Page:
For a quick self-check, download this short guide, The Debunking Handbook, by Skeptical Science’s John Cook and Prof. Stephan Lewandowsky. It’s free, and in just 6 pages shows you how to avoid the “backfire effect” and make your corrections stick.
You can trust Cook and Lewandowsky’s advice; it’s all solidly grounded in cognitive psychology research.
Here are my “Top Ten” take-away points:
- Myth are tough to kill. Don’t kid yourself. Just providing new information doesn’t work because “mud sticks.”
- Avoid repeating the myth. Repeating the myth makes the falsehood more familiar and memorable. (Remember “Beans in My Ears?”)
- Wrap the myth in a “truth sandwich.” Begin and end with the facts, not the myth.
- Innoculate your listener. If you must state the myth once, preface it with an explicit warning, e.g. “Watch out. you may be misled.”
- Avoid overkill. Think KISS: “Keep it simple, stupid” Research shows — and trial lawyers know — that three points are more persuasive than ten.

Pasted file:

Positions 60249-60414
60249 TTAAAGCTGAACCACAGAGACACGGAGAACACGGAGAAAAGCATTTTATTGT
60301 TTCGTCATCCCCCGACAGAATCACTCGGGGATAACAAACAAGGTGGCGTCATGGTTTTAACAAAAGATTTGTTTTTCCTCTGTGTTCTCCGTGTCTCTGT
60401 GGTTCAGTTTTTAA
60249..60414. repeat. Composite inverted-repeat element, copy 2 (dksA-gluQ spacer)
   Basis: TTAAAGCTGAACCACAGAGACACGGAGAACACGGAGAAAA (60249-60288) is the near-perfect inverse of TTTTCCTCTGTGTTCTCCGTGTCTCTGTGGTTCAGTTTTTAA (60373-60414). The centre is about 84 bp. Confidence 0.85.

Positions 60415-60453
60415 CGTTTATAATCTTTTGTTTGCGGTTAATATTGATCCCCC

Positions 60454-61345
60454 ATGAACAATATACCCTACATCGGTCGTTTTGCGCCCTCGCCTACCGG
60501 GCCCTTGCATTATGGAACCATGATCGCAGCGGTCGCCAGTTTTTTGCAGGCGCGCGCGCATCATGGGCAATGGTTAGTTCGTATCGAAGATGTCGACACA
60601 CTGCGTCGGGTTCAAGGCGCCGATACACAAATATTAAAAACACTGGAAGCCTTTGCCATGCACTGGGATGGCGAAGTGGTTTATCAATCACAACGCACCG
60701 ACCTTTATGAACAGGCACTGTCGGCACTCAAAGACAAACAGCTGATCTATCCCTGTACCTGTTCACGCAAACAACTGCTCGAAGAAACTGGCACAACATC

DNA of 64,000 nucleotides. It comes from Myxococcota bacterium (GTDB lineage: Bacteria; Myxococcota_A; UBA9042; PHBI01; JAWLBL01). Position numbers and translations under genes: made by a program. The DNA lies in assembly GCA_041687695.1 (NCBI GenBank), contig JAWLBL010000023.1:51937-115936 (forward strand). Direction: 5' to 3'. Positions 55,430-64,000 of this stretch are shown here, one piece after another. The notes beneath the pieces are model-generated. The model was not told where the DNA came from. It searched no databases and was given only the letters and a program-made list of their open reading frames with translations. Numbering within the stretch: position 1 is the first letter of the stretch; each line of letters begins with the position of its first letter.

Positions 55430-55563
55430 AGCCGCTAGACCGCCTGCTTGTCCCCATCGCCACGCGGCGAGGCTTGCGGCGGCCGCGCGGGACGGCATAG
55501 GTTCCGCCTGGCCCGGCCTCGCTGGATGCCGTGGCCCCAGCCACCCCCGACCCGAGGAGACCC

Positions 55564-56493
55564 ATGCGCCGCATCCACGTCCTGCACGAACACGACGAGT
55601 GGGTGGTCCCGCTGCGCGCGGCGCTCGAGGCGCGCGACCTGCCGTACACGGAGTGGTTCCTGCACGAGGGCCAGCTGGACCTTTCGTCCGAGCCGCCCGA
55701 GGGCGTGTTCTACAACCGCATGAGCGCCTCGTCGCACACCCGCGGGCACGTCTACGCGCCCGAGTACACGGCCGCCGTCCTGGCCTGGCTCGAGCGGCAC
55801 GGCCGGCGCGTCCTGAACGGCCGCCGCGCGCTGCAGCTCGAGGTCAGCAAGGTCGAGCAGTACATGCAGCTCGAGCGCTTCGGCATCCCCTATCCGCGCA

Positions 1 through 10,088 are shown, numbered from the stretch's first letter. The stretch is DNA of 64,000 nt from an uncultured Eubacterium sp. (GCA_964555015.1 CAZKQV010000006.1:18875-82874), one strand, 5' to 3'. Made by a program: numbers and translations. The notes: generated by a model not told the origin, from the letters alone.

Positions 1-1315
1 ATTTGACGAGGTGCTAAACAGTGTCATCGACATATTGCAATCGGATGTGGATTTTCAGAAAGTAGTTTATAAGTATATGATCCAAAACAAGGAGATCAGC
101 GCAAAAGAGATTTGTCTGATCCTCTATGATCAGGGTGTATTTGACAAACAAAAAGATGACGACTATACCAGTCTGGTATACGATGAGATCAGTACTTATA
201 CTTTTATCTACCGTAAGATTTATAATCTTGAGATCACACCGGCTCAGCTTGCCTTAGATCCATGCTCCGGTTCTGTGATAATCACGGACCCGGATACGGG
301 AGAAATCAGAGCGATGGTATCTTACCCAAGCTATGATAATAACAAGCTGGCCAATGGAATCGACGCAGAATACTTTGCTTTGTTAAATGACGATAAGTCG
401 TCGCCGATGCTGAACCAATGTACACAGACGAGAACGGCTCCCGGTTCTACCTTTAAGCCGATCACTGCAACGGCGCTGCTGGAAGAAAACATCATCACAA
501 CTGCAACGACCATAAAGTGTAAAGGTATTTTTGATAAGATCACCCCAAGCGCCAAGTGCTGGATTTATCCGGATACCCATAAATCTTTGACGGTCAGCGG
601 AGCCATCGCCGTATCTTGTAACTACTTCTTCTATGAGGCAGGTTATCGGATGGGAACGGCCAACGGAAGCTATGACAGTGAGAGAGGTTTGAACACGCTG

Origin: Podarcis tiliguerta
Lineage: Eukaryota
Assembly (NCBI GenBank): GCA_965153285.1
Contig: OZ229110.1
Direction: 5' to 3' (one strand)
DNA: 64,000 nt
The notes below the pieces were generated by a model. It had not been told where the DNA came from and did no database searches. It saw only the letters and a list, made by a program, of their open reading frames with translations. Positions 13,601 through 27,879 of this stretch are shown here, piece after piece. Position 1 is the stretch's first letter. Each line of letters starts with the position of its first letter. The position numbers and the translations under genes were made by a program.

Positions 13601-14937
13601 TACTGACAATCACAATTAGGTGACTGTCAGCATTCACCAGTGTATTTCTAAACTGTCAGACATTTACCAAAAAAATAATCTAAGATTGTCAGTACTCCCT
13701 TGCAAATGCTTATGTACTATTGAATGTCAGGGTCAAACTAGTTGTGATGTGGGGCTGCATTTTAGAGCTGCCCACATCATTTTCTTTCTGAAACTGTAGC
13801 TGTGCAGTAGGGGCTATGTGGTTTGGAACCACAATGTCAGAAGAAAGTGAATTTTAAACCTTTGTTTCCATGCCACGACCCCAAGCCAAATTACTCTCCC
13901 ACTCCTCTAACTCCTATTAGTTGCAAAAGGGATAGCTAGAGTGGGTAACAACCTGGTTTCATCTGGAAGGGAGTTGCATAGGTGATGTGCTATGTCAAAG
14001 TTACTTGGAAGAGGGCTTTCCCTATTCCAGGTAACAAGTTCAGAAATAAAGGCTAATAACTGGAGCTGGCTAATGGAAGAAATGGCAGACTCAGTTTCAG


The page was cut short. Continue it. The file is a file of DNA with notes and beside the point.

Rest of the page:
- Encourage your listener. When people feel good about themselves, they are more open new information that may conflict with pre-existing views. Check any anger and arrogance at the door.
- Frame it in the listener’s values. Avoid trigger words (e.g. “tax”) that may threaten other people”s worldview.
- Weaken the myth by exposing ulterior motives and logical fallacies. This helps create a “gap” where facts can enter.
- Graphics are more effective than text in correcting misconceptions.
- Focus on the undecided majority, not the unswayable minority.
This is just a quick and subjective gloss. Anybody serious about climate communication and persuading others should read this 6-page gem.